- Make sure the clasp has good galvanic contact for the test lamp to work.
Step 3. Locate the two wires that go into each injector
Each fuel injector has a metal clip connected to two wires coming out of it. One of those two wires is a constant 12-volt that must be continuously powered by the vehicle's electrical system. There should be a small exposed section of each wire coming out of the plastic clip that connects to the injector.
- These cables are often gray and black, but they can come in a variety of colors.
- These wires will be the only ones coming from each injector.
Step 4. Test each wire for voltage
Take the sharp end of the test lamp and press it firmly into the rubber coating around each wire until it penetrates the metal wiring. One of the two wires should cause the lamp to turn on when it comes in contact with the inside of the protective coating. If the test lamp is lit by a wire, then the injector receives the necessary constant voltage.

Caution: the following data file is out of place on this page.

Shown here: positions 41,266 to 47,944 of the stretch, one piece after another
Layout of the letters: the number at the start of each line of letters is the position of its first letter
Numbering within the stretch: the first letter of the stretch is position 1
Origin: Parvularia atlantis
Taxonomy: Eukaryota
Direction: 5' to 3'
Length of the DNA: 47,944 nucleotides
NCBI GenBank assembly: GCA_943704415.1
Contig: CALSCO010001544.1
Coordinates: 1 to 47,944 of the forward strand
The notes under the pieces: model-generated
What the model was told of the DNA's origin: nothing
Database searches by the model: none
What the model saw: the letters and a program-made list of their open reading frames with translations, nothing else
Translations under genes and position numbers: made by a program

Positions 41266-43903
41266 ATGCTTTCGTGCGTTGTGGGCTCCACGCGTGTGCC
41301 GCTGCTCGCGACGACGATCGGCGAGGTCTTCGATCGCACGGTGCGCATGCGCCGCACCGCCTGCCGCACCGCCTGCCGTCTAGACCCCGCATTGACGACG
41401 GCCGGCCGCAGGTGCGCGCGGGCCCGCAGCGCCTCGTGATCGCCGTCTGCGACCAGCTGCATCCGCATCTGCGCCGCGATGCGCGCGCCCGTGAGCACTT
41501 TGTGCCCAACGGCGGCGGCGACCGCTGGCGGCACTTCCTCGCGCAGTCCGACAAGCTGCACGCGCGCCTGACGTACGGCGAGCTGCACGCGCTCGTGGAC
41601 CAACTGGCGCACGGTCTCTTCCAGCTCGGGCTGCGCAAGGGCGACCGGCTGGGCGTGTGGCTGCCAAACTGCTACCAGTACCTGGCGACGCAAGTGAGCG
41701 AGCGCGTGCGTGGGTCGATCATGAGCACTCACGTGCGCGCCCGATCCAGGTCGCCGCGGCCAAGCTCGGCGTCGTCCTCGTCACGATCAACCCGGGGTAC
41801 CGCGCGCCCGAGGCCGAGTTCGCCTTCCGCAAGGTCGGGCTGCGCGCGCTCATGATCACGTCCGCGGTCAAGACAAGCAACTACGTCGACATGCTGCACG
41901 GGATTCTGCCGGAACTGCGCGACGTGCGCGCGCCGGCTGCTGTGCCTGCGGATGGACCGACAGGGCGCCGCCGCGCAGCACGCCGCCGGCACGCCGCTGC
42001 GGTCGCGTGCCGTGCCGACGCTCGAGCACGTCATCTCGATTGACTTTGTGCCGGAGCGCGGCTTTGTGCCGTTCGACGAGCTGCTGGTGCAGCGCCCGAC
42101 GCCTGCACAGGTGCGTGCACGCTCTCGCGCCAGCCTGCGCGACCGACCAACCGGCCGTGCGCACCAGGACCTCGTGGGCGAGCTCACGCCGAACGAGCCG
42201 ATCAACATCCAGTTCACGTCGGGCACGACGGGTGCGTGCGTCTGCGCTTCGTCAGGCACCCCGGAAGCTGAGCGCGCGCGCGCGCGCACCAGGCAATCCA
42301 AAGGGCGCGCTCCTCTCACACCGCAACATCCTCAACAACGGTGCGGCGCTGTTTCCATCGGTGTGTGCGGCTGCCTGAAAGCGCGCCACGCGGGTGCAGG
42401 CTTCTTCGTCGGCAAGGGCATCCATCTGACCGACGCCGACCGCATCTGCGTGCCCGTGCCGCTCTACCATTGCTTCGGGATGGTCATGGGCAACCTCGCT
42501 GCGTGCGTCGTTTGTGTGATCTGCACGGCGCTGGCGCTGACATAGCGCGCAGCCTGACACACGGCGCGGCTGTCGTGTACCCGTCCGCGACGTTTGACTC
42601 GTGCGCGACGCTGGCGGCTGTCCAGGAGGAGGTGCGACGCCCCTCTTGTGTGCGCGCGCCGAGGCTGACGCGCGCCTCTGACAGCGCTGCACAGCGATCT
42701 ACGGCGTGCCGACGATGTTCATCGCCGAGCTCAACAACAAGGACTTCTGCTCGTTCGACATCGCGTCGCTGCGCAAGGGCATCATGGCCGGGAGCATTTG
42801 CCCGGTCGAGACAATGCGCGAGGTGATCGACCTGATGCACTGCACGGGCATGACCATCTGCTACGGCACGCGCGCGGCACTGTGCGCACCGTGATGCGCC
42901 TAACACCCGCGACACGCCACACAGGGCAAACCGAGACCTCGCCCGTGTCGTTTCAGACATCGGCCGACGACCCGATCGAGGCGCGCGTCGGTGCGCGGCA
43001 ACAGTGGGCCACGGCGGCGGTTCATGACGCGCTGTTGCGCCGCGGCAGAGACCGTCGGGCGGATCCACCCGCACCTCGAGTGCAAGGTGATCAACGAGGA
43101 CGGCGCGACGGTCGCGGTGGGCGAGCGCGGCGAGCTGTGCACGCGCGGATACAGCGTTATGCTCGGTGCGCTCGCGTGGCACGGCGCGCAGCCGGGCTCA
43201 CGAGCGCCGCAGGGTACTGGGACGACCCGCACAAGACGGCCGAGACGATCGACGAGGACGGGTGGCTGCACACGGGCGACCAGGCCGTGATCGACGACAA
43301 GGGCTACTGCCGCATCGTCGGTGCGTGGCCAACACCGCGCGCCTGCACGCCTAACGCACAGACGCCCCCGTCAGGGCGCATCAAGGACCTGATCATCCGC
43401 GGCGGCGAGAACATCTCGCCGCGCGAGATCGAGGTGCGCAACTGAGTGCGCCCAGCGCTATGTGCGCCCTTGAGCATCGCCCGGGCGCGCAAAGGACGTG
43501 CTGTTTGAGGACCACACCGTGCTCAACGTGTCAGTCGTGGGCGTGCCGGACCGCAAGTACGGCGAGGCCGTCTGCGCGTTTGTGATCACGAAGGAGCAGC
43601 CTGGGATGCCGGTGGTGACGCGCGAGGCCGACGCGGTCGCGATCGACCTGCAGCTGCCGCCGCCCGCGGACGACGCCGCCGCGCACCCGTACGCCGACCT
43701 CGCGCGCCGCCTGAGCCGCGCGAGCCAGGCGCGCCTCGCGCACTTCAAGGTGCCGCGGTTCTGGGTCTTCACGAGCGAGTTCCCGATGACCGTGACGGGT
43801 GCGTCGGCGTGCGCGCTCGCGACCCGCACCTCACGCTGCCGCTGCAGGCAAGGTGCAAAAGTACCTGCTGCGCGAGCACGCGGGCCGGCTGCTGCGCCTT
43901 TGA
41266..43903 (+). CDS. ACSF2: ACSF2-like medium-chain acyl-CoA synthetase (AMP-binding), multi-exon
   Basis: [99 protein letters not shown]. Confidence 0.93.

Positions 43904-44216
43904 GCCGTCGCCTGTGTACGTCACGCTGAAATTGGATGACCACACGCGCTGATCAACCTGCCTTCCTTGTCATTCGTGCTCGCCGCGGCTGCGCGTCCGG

- Make sure to wrap a piece of electrical tape around any hole in the wiring harness that is large enough for you to see.
- If neither wire causes the light to come on, then there is a problem with the power going to the fuel injector, which will cause it to not fire.
- If all the wires that light up are a certain color, you should take note of the wires that are constant.
Step 5. Repeat the process for each injector
Test every wire coming out of the fuel injectors in your vehicle. If you locate an injector with a power problem, that does not mean that others do not have the same problem. Once you identify an injector with a power problem, you should write down what it was and continue testing the rest.
- Follow the wires from the injectors that do not connect to the test lamp to make sure there are no breaks in the wire that are preventing electricity from reaching it.
- Let your mechanic know that you were able to identify the injector with a feeding problem. The vehicle's electronic control unit may need to be replaced.
Part 3 of 3: Checking the Firing Circuit for the Injectors
Step 1. Connect the test lamp to the positive terminal of the battery
Take the same lamp that you used for the previous test, but this time connect the alligator clip to the positive terminal of the battery instead of the negative.
- You can look for the positive sign (+) or the letters POS on the battery to identify the positive terminal.